Change in Psychotherapy: A Unifying Paradigmby The Boston Process Change Study Group
From an internationally acclaimed group of analysts, a selection of papers on the concept of change.Since 1994, the Boston Change Process Study Group (BCPSG) has published articles on the most fundamental of therapeutic concepts: change. However, the BCPSG’s evolving interests and points of focus have been wide-ranging, if always thematically linked by a connection to change. With Change in Psychotherapy: A Unifying Paradigm, the evolution of the group’s thinking and work has been collected into a book for the first time.The Group’s initial areas of research have since been recognized as central to psychotherapeutic thought. For example, the BCPSG has long focused on bringing insights from the study of infancy to bear on thinking about psychoanalytic processes. In its earliest work, the group looked to early development as a source of inspiration and knowledge, and as a possible way to illuminate change processes in psychotherapy. Today, developmental researchers and neuroscientists increasingly locate keys to psychological health and development in the earliest interactions between mother and infant. This book, which consists of significant papers by the BCPSG, traces the group’s contributions to psychoanalytic topics of note, including: the location of the implicit, the creation of meaning, the moment-by-moment clinical process, and the subjective experience of the therapist. The book also includes new introductions to selected chapters, which provide background on the original intent and reception of each article. Change in Psychotherapy presents the essential findings from an internationally acclaimed group of analysts in a single volume for the first time. In this, it is a truly groundbreaking work.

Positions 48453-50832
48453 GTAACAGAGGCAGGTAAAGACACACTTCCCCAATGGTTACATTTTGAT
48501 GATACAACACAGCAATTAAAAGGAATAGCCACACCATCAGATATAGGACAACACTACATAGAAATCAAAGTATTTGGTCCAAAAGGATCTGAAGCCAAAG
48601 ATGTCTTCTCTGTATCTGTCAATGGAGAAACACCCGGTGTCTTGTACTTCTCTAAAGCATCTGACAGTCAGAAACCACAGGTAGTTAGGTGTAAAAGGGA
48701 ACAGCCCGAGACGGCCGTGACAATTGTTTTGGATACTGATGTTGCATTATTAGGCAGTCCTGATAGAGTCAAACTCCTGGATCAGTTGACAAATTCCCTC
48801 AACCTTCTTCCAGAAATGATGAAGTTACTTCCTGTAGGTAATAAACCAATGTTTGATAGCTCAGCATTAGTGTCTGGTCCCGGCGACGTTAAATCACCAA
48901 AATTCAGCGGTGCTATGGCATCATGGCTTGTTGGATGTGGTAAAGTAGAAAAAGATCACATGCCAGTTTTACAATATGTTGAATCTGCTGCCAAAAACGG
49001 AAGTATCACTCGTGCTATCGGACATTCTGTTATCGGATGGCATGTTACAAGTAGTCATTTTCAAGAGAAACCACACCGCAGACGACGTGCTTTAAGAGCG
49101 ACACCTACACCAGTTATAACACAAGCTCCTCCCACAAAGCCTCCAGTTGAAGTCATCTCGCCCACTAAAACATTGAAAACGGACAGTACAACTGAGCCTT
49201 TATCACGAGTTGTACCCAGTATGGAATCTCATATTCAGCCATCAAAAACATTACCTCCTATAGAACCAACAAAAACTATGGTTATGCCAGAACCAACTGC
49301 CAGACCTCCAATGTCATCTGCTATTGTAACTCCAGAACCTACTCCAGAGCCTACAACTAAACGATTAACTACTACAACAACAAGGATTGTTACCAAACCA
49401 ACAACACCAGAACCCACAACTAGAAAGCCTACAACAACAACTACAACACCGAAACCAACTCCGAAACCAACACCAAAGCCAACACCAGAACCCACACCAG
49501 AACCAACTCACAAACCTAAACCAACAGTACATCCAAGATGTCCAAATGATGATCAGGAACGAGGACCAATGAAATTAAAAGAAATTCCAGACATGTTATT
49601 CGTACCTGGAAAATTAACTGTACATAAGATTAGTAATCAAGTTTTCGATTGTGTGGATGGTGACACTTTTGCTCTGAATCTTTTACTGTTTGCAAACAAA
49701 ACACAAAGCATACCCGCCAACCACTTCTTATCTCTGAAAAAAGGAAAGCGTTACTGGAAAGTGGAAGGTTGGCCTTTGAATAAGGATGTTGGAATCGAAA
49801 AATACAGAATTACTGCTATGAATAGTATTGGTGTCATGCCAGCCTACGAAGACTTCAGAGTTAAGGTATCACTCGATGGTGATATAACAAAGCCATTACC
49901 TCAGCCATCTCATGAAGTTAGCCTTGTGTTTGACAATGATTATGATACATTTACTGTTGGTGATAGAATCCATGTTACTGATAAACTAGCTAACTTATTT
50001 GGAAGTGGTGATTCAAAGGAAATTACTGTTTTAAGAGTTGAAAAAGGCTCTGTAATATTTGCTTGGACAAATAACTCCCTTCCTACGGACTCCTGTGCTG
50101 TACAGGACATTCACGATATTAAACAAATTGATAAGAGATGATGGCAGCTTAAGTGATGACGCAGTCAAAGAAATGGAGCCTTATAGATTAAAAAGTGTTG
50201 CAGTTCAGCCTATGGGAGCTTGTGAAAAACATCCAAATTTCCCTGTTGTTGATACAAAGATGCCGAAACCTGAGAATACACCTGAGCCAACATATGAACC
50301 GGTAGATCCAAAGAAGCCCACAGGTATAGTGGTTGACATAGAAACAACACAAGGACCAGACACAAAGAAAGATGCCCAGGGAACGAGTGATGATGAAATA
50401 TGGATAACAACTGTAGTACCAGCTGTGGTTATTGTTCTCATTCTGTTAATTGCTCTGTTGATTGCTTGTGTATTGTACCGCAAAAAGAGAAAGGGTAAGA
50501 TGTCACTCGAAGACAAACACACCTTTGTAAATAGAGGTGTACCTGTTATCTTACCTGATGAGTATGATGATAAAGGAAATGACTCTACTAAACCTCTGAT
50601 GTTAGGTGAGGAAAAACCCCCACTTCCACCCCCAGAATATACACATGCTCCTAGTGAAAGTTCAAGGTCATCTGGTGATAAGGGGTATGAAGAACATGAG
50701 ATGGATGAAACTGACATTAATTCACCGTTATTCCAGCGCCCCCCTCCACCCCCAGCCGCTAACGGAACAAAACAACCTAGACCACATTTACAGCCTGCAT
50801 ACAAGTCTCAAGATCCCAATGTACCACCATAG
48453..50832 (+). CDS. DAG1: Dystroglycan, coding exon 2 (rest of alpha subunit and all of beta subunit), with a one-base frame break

- Norton, W. W. & Company, Inc.
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- 6.50(w) x 9.20(h) x 1.10(d)
Meet the Author
The Boston Change Process Study Group has included the analysts Alexander Morgan, Jeremy Nahum, Louis Sander, Daniel Stern, and Alexandra Harrison, the developmental researchers Karlen Lyons-Ruth and Edward Tronick, and the child psychiatrist Nadia Bruschweiler-Stern.
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